I have taught Consumer Math at the high school level for several years now. 10 years ago I was at a different high school and when the district decided to implement a senior level course for math credit, I jumped at the chance to teach it. At that time, there were few materials for teachers and the curriculum was pieced together based on what several of us termed as “important” skills for soon-to-be adults to have.
Then I transferred to the middle school and Consumer Math was assigned to teachers who viewed it as a punishment. After all, most math teachers aspire to teach honors classes or Algebra 2 classes and not a lower level math class.
However, I always believed that of all the math classes taught, Consumer Math was the most needed by our young people to be successful adults. Subjects such as the difference between simple and compound interest, budgeting, investment and insurance options are vital for an informed public. I would like to see this class as required for all students—at least one semester.
Resources for Teen Finance
When I returned to teaching at the high school I was assigned Consumer Math again. I did not ask for it. I was wise enough to know that people rarely receive what they ask for so I asked for something else. However, much has changed in the last 10 years. Now there are a variety of resources online to support teaching personal finance to teens. Some of these resources are free while others have an annual fee.
$$ Lessons and worksheets on a variety of topics. You can customize the worksheets with names of students. This is especially fun with paycheck stubs.
$$ This site has a lot of useful online resources to help students on all subjects. There are quizzes, vocabulary options, puzzles and games. This site has been around for a long time and my first discovery of how using online resources can help students learn.
The beauty of this site is that you can make your own resources or search the shared resources that other teachers have made. You can usually find something to use or at least something to use as a starting point. The most popular type of activity is the game for 2 which is similar to “Who Wants To Be A Millionaire”. Students want to know if they will get their million and I direct them to the principal.
Next Gen Personal Finance
FREE This is by far my favorite resource this year. The site has a pacing guide for semester and shorter terms and complete lesson plans with articles, videos, discussion questions and more. I copy the lesson plans for students to a google doc and assign through google classroom. Also available are posters, games (real arcade games) and additional topics to stimulate thinking.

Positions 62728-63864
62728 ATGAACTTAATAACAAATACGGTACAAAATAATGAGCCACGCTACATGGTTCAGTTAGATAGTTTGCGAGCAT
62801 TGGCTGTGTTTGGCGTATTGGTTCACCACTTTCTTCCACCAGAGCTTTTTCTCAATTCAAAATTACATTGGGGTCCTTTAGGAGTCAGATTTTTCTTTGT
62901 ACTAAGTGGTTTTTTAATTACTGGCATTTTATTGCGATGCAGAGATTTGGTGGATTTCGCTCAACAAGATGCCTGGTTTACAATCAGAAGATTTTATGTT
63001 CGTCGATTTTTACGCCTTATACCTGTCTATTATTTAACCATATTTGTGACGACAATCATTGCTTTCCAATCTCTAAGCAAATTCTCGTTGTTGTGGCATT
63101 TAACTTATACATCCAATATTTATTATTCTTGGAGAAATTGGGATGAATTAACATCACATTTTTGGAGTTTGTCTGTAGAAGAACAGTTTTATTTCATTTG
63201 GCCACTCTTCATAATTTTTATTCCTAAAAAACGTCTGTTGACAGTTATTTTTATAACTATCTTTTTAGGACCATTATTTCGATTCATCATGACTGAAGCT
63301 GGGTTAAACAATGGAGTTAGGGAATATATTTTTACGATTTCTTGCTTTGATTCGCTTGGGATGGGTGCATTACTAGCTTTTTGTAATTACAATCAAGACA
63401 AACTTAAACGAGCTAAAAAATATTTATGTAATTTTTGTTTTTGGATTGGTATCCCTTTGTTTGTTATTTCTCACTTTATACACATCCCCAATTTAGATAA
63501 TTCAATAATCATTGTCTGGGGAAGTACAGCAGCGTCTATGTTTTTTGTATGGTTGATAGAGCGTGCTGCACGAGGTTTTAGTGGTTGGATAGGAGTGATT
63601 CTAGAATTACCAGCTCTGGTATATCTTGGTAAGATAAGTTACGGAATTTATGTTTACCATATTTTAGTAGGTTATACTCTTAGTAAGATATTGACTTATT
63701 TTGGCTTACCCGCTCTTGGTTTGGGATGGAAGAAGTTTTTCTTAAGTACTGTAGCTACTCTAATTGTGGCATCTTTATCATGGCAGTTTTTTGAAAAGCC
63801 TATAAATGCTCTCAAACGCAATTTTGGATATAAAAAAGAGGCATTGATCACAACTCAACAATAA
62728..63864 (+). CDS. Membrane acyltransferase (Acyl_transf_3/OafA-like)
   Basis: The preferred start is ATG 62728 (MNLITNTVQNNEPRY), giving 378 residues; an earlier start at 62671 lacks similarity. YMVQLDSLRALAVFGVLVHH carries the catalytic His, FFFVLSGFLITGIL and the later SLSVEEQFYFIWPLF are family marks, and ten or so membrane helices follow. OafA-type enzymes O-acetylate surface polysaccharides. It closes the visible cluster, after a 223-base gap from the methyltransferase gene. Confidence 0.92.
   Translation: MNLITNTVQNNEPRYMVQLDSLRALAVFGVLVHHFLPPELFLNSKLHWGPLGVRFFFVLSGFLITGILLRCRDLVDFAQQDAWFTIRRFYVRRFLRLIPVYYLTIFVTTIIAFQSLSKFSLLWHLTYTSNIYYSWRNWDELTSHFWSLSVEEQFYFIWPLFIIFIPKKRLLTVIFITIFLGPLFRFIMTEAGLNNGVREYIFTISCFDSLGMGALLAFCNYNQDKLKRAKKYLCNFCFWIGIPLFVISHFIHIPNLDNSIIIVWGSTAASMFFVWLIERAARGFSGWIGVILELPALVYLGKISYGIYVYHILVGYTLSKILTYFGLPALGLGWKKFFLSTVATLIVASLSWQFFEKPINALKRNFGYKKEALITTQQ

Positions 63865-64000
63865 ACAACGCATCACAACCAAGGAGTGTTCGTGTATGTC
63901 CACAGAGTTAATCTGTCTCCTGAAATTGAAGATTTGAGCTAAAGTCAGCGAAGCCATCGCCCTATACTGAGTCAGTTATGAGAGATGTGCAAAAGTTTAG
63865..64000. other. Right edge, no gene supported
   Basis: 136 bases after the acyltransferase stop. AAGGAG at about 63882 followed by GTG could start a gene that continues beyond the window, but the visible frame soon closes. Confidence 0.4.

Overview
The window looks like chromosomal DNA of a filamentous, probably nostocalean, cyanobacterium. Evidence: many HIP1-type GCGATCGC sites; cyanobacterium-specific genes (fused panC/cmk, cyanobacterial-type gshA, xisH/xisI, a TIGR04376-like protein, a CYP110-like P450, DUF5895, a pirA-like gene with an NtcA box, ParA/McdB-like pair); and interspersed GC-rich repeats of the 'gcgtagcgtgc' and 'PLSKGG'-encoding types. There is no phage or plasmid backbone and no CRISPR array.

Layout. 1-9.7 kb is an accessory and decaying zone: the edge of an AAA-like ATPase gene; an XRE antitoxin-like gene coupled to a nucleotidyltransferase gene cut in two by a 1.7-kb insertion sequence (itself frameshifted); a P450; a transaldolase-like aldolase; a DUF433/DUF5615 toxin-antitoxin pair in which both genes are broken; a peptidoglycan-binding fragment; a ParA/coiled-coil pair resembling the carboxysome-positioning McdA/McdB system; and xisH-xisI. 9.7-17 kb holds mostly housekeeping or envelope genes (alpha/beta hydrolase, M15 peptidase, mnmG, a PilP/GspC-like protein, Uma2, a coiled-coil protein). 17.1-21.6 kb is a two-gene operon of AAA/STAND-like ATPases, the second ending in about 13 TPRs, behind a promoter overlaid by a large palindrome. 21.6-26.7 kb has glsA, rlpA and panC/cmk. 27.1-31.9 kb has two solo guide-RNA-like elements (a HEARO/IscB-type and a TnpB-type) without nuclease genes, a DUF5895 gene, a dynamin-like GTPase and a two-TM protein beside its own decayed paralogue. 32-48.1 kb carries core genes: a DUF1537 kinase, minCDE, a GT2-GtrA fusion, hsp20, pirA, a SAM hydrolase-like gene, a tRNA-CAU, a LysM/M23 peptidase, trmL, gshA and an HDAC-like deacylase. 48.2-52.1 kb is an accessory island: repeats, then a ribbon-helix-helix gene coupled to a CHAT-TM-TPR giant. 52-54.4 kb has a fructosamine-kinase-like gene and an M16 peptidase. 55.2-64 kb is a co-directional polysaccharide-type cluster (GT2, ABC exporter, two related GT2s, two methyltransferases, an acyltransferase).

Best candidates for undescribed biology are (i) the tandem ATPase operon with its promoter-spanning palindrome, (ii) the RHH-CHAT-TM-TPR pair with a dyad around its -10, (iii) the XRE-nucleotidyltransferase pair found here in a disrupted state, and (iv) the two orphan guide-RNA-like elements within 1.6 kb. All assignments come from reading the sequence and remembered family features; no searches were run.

The lesson plans vary from 45 minutes to 90 minutes. There are stimulating questions you can use in class. My school has an extra 20 minutes in one of the periods where teachers deliver additional lessons to extend learning. Several teachers are using these resources just for fun.
FREE This is probably more suited to lower grades but it does have some good examples on the site as well as worksheets. Some concepts are more difficult for students and finding quality resources is a problem. Net Pay and Gross Pay are such subjects which this site has.
$$ The units are well-arranged and could be assigned as they are. You can get a free trial and purchase software to keep track of scores. The material is also arranged by personal finance and business finance and enough material to teach 20 weeks of each area. I did try the site out free and found the materials worthwhile, but my school does not pay for memberships like this.
Practical Money Skills
FREE 22 Lessons with both a student guide and teachers guide. You can choose the grade level in case you incorporate lessons into middle school or elementary. Since many concepts in Consumer Math require percents and decimals, this makes interesting real-life examples for students of all ages.
Stock Market Game
In addition to these resources, my students play the stock market game in the spring. It is free to play, students are assigned to teams where they invest $100,000 in stocks and bonds. Games have different periods of time to play. I like the spring game which starts in January and lasts until early April.
I alternate this with other activities in investments, savings, retirement and interest. Kids are used to playing video games where the action is quick and over in a few minutes. For many students, waiting for weeks to see stocks go up or down a few cents is painful. The site also has an option to participate in a essay contest.
And of course I am creating some activities that will complement the concepts we study. I like using Boom Cards in the classroom, so I have decks for net pay, gross pay and sales tax in my TPT store. I am working on several more for the coming weeks. Students also enjoy the paper chains which are self-checking and make great decorations in the classroom. If you want to be notified of new resources as they are created, click the link below and follow my store. This way you will stay up to date.
Please let me know if you have any other favorite resources for teaching personal finance to teens. And if you have not tried some of these out, check them out and let me know how it goes. Drop a comment below of email me at firstname.lastname@example.org.